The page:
Q&A with Tina Morris, Director, Child Development Center
Posted: March 18, 2004 at 1:00 am, Last Updated: November 30, -0001 at 12:00 am
Editor’s note: This weekly question-and-answer column with George Mason administrators appears every Thursday in the Daily Gazette.
Photo by Evan Cantwell
Can you provide a brief overview of the Child Development Center?
The center was created in 1992 and is operated by University Services. We are part of the university, but we are self-funded through tuition, fundraising, and workshops we put on for the community. The center is licensed by the Commonwealth of Virginia. We’ve always been located in Patriots Village behind the P.E. Building, and we have three modules for our three classes. I think we are a little jewel that nobody knows about, hidden on the campus.
The children are distributed among three sections: Teddy Bears (two- and three-year-olds), Polar Bears (three- and four-year-olds), and Panda Bears (four- and five-year-olds). All of our full-time teachers have a degree in a child-related field in education. We also have one assistant teacher and several George Mason students who are wage employees. We get volunteer support from the Psychology Department and the Dance Department, and we have nursing students who come here to do a project for about six or eight weeks.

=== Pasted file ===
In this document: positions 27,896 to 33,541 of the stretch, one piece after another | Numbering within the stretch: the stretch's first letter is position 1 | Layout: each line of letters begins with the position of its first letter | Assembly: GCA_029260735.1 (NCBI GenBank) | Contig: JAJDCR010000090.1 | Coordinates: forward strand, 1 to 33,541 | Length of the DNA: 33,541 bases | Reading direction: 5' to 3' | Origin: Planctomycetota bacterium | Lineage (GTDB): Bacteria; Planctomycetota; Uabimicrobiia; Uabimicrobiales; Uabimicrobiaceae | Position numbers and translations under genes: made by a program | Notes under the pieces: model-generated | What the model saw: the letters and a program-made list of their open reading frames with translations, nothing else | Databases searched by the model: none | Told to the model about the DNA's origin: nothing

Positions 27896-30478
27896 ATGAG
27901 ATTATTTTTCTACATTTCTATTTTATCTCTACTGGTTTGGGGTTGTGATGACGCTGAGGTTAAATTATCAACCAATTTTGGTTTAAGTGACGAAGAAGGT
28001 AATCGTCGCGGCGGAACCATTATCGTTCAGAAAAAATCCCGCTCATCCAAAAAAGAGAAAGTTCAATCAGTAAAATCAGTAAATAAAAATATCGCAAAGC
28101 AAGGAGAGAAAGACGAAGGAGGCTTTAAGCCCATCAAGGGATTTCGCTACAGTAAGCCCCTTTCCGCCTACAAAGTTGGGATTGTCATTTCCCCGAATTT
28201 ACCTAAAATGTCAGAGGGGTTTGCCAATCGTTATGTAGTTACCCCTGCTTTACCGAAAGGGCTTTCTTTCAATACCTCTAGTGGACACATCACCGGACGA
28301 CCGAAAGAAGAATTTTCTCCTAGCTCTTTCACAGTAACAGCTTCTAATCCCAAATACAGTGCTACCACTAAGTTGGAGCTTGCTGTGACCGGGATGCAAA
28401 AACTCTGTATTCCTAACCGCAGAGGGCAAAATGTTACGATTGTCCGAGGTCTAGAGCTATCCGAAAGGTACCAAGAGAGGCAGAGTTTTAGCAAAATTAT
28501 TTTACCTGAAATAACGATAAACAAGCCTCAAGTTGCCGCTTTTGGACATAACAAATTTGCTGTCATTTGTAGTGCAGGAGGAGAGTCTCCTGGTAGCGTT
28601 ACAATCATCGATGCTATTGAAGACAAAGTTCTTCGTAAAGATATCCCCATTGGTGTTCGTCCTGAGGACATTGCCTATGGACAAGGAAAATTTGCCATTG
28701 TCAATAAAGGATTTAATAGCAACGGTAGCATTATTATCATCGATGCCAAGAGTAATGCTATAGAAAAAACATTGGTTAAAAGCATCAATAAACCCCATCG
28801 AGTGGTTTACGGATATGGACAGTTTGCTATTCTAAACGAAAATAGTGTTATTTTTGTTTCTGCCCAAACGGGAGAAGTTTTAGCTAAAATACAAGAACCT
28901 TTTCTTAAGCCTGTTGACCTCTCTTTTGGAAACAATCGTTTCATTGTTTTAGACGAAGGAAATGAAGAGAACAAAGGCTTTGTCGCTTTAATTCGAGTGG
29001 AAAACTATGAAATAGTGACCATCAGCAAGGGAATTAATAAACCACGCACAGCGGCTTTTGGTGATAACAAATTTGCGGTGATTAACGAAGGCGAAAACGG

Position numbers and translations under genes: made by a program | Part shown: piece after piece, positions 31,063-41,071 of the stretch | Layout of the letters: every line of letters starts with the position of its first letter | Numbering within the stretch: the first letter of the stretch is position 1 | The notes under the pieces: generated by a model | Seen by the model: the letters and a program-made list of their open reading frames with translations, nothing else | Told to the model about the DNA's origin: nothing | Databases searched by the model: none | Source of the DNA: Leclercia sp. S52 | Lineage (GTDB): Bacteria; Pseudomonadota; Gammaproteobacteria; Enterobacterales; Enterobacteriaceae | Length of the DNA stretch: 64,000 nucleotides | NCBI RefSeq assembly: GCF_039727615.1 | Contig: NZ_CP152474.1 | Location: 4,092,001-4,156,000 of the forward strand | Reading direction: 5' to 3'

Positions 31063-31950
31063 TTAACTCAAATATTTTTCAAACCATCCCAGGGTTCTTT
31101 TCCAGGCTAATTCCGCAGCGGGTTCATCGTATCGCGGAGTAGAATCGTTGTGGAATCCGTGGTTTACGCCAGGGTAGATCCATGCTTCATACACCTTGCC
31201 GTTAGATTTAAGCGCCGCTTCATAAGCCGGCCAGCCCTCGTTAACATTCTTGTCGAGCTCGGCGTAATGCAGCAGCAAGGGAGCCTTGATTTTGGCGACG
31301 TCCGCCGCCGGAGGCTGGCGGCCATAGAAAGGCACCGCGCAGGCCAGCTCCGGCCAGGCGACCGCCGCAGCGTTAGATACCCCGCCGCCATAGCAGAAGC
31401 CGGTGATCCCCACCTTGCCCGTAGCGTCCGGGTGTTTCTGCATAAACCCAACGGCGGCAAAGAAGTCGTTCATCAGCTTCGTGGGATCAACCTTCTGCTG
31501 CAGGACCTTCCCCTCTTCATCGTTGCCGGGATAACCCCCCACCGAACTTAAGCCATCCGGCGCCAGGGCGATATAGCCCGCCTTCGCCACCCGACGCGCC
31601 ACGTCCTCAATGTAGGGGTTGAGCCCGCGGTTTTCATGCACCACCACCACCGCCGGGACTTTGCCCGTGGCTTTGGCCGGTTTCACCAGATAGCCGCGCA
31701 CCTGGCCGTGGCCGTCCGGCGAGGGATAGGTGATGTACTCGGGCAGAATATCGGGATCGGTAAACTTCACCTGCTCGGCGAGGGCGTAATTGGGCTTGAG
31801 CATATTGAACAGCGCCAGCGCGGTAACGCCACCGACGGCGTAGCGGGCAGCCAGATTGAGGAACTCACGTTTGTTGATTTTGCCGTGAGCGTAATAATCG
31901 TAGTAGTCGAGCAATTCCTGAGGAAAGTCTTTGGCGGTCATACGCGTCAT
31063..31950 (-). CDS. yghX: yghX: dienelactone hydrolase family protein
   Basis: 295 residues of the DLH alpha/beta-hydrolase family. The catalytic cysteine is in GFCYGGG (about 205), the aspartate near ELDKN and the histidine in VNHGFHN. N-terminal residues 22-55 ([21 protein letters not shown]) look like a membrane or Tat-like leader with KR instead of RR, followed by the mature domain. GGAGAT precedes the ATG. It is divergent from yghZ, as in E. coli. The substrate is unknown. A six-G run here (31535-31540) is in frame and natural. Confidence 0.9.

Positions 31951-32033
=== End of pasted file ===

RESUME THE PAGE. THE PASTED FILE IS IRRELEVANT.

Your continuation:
What are the requirements to enroll a child at the center?
Basically, we are here for faculty and staff members’ and students’ children. Anybody affiliated with George Mason can apply to have his or her child or grandchild enrolled here. We accept children from the general public, but only if there are slots available after the George Mason community has been served. The parents have to fill out a registration form and pay a $50 nonrefundable fee. The child will be placed on a list until a spot is available–there is currently a waitlist for two-year-olds. Right now we have 20 two-year-olds with four teachers in the room. Our capacity is 60 children, and our current enrollment is 56.
What are some of the programs and activities you plan for the kids?
We use a play-based curriculum because we believe children learn through play. Right now one of our teachers is doing a lesson on insects, so the kids go out and collect a few insects to go along with stories and drawings about them. We do a lot of hands-on activities. We also have parents who have special talents come in to work with the kids, we have pets come in, we bring in ponies, we bring in a petting zoo, and we go to the circus.
We get out and explore the campus a lot. We try to utilize as much of the campus as possible. We are always looking for a department or organization that has a program or project that they would like us to be involved in. We are starting to add swimming as we become more involved with the Aquatic and Fitness Center. We also go trick-or-treating every year around campus.
What is the level of parent involvement at the center?